Re: Immortal truthes give fiction staying power, which eventually turn to classics--not truths of the day!

#1
There's truth, as it pertains to immortal truths that last through time, and there's the truth of the day, which will eventually expire and make your fiction incredibly dated, and quite possibly unreadable in the future. I don't want to start a debate or ruffle feathers, so I'm not going to get into details. Just remember "the truth" vs "the truth of the day."

That's assuming you even care that your fiction is ever read long after you're gone. I'm not telling anyone how to write or what to put in their writing.

Hope you all had a great Christmas! 

Re: Immortal truthes give fiction staying power, which eventually turn to classics--not truths of the day!

#5

Nautilus Wrote:
Quote:i have no clue what this means. explain?

The way I take is that what they mean by an "immortal truth" would be something like "Good triumphs over evil" or "No one lives forever"

I've no clue what they mean by "truth of the day" unless they mean fads and they just wanted to say it in a poetic way

Yeah. Immortal truths are the ones humans grapple with in every age. 'Truth of the day' is whatever's hot in the current political climate but changes with it. 


Basically the difference between the original Ballad of Mulan and the 2020 live action adaptation. The Ballad of Mulan lasted for 1500 years because it touches on lasting truths. It's about how even a single woman can change the tides of a war, through qualities like loyalty, steadfastness and courage. It's a wonderful story about female empowerment. But the 2020 movie just tried to deliver the empowerment and nothing about the story that made it last, so it's hollow and won't be remembered for anything else but how hilariously bad it was. So it met none of its goals; it didn't deliver a story about courage, and it didn't deliver a story about female empowerment, either. It was courage and loyalty that empowered the character of Mulan in the first place. (Though it did deliver some hilarious reviews on Youtube...)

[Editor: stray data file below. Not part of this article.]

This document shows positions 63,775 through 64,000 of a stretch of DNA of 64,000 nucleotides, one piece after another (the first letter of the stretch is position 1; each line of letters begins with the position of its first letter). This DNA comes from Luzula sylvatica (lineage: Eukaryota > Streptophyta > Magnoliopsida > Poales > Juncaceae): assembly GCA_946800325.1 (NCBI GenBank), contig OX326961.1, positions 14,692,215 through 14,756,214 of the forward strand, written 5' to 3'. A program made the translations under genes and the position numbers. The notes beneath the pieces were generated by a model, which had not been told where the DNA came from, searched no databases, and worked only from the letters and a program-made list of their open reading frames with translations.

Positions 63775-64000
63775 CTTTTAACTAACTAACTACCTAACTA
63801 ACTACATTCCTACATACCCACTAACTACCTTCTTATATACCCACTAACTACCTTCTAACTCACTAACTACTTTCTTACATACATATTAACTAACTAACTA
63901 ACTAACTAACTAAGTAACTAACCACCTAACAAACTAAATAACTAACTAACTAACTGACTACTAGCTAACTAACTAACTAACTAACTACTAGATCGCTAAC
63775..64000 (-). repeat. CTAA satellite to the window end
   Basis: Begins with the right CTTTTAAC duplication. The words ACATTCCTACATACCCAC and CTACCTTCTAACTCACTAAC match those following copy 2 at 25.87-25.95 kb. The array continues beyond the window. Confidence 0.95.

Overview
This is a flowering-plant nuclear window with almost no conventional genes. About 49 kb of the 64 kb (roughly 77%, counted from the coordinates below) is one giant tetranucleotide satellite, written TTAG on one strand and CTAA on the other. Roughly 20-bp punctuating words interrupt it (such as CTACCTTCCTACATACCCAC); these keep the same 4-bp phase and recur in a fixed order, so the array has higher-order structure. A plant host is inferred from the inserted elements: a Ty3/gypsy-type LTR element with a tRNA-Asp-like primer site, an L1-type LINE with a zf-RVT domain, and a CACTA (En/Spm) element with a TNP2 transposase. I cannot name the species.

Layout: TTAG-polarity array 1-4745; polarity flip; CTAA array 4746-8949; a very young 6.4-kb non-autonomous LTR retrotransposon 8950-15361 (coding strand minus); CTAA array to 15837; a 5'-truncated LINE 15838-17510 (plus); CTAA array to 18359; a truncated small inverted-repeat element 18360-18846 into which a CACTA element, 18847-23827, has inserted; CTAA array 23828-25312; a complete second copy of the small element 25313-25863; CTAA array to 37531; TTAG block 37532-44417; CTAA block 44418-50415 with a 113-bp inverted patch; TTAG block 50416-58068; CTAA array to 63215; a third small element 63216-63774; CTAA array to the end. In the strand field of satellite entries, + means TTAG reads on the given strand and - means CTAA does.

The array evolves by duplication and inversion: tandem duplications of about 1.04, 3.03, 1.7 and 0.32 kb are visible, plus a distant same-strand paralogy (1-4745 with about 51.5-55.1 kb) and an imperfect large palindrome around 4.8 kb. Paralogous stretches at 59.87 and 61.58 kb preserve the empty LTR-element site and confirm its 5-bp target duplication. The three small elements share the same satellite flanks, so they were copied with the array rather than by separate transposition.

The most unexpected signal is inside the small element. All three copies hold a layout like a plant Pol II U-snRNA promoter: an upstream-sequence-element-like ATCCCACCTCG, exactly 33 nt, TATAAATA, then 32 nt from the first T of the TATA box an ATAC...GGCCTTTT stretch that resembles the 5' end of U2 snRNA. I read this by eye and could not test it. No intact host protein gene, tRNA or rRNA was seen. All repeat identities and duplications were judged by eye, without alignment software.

Re: Immortal truthes give fiction staying power, which eventually turn to classics--not truths of the day!

#6
Nothing is immortal, especially not stories. Stop and consider how many stories were lost to the sands of time in even as few as 1000 years. When people talk like this it reveals they either have a limited concept of what immortality actually means, or have an overactive imagination regarding how long anything human-created can last. History does not move in a straight uninterrupted line. Hundreds of fits and starts easily prune culture from the historical record. Even the oldest stone architecture is only roughly 10,000 years old. Science tells us that people have been around at least 10 times that long. If our society were to cease today, all that would likely remain in 10,000 years is stone monuments like Mount Rushmore and radioactive waste. If your story is still relevant in 100 years you won the lottery.


Quote:"All those moments will be lost in time, like tears in rain."


Re: Immortal truthes give fiction staying power, which eventually turn to classics--not truths of the day!

#9
Well I actually purposely try to make a lot of sections of my story morally grey where both sides aren't exactly right or wrong. This way, the readers (And even myself sometimes) don't really know who is right or who is wrong, and it's really just up to personal interpretation most of the time. Of course, one side ends up winning in the end- but is that side the good side? Not necessarily.